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Blue Light Photos, Great Star Coral Polyps

Good morning all, it’s Black Friday!! I have been so busy this week with Holiday parties, work and cycling that my poor daily blog is just not getting done! I have a crazy beautiful colony of Great Star Coral, Montastraea cavernosa that we photographed the other night with our alien looking blue-lights. Shooting “OPEN POLYPS” like you see above has turned out to be a real challenge! Why you ask, go ahead ask why!!
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CT Coral Scans Highlight Ocean Acidification

Research from the Hawaii Institute of Marine Biology (HIMB), based at the University of Hawaii at Mānoa (UHM), has highlighted another damaging effect of rising ocean acidity. “It was surprising to discover that small-scale changes in the environment can influence ecosystem-level reef processes,” said Nyssa Silbiger, lead author of the study and doctoral candidate at HIMB. “We saw changes in pH on the order of meters and those small pH changes drove the patterns in reef accretion-erosion.” The noted increase in erosion has scientists battling two fronts in the understanding of the accretion vs erosion balance of reefs. Read more here.141124180121 large CT Coral Scans Highlight Ocean AcidificationMore:

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Orange Fungia Plate Coral Timelapse Feeding

This is a quick time-lapse of a beautiful orange plate coral I took footage of at Aquatic Experience in Chicago. It was Midwest Coral Connection’s coral at their booth and was fed with BENOFISHAL fish food. Overall this fungia loved the food and even though the video didn’t come out perfect, it is still pretty cool.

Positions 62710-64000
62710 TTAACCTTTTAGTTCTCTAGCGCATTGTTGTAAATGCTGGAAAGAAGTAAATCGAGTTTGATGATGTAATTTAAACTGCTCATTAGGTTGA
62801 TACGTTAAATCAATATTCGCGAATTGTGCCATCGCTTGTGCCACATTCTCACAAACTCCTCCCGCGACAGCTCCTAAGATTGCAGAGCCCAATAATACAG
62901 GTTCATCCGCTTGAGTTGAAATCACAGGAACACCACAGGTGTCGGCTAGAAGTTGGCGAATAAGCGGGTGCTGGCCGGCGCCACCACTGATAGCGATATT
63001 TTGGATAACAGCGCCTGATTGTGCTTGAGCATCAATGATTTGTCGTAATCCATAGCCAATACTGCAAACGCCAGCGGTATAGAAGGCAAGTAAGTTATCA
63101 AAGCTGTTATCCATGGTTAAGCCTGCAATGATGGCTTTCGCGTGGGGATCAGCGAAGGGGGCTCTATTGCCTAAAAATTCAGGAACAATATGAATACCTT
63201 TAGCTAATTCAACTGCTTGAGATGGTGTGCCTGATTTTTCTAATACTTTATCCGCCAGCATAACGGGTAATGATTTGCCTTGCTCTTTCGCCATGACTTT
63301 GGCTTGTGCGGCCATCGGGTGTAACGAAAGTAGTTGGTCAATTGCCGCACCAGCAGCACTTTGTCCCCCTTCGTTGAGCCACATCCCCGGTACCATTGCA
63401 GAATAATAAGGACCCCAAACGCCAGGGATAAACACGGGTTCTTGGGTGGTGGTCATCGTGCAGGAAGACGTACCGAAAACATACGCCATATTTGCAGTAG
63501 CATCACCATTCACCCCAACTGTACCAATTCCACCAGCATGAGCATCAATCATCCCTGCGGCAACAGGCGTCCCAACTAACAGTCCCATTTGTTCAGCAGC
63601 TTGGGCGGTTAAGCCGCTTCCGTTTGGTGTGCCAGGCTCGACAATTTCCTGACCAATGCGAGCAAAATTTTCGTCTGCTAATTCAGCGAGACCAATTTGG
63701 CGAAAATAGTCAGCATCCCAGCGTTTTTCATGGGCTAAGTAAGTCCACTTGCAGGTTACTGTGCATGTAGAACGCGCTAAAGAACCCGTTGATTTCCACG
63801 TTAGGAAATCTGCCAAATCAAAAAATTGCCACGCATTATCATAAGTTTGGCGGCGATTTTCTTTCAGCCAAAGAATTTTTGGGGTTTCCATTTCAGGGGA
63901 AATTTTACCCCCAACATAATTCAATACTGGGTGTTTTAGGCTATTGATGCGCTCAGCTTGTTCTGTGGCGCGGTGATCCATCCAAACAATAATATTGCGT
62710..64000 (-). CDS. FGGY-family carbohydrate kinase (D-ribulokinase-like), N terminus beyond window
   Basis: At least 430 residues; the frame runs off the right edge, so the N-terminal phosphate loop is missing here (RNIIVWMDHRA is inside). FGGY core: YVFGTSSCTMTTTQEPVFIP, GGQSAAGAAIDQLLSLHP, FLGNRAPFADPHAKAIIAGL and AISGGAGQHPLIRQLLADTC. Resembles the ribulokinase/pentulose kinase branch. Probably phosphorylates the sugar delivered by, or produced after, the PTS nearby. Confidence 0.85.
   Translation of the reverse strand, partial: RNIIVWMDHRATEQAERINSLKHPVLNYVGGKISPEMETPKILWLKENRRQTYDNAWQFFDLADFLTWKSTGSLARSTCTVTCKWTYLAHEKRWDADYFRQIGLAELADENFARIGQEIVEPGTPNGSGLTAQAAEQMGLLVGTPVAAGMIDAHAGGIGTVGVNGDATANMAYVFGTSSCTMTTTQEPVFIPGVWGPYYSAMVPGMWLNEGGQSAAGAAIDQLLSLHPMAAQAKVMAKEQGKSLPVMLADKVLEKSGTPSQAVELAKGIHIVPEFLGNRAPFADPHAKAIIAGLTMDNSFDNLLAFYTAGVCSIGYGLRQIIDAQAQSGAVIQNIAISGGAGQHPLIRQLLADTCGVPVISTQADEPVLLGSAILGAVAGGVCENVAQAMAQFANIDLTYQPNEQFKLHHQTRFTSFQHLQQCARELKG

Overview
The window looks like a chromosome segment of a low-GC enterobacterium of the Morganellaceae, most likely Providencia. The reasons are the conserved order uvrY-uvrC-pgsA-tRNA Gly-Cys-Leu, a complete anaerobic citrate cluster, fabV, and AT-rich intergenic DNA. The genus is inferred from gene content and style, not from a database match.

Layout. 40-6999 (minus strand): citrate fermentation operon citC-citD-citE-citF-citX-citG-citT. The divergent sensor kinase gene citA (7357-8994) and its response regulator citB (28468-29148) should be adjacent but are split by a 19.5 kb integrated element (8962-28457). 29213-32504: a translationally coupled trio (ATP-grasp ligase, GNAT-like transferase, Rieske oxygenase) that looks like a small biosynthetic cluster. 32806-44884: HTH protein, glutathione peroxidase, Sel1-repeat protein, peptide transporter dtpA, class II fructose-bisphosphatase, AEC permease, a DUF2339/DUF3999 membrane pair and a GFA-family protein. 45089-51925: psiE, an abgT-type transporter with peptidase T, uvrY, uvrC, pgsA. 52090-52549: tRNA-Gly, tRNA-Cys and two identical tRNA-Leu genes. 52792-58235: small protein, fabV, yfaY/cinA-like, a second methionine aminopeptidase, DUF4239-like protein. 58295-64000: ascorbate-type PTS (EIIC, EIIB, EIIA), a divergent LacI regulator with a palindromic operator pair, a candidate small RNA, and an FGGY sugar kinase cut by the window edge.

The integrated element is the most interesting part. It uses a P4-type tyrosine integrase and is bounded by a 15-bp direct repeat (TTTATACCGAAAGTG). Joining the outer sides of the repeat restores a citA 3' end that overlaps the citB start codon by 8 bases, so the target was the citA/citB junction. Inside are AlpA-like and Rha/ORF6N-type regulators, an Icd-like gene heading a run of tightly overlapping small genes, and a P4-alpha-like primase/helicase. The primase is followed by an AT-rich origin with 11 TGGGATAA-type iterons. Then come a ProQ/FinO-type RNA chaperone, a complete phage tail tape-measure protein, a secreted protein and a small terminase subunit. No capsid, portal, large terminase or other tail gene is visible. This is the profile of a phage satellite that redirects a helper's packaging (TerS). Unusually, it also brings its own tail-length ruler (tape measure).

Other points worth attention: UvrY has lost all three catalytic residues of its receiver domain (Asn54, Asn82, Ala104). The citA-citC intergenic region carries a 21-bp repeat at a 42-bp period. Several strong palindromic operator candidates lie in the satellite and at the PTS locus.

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Neptunes Cove Boasts Rainbow Carpet Nem

RainbowCarpetAnemone14b1 Neptunes Cove Boasts Rainbow Carpet Nem
Lately we have seen a surge in our hobby through avenues such as facebook and instagram. Communities within mediums like facebook are growing, and pages are created with their own regional attachments and colorful groups of people. Instagram is showcasing the latest and greatest coral imported through an instant feed, and the days of sifting through page after page to view comments or pictures are quickly disappearing. Everyday it seems the newest, biggest and baddest, coral hits the market and its no wonder why vendors are gravitating towards these mediums. With that said Im going to my best to bring you the latest and greatest in the “For Sale” worlds slowly being crafted here on the internet. For our first showcase were featuring a “Rainbow Carpet Anemone” from the retailer Neptune’s Cove. This thing is one of the most righteous nems ever imported and I can only imagine how it gleamed in person. Enjoy the eye candy because this beautiful specimen sold promptly for $1600 shipped.… More:

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Prodibio Launches New Coral Vitamin Supplement

CORAL VITS is a hyper-concentrated solution containing all the vitamins needed for coral growth and for the well-being of fish in saltwater or reef aquarium. Available in Standard,(6,12 and 30 vials) and Pro ranges. 6 vials £14.29 RRP12 vials £22.49 RRP30 vials £35.79 RRPPro 10 vials £86.00 RRP As with all the Prodibio range dosage is simple and the product always remains fresh. CORAL VITS works in synergy with REEF BOOSTER.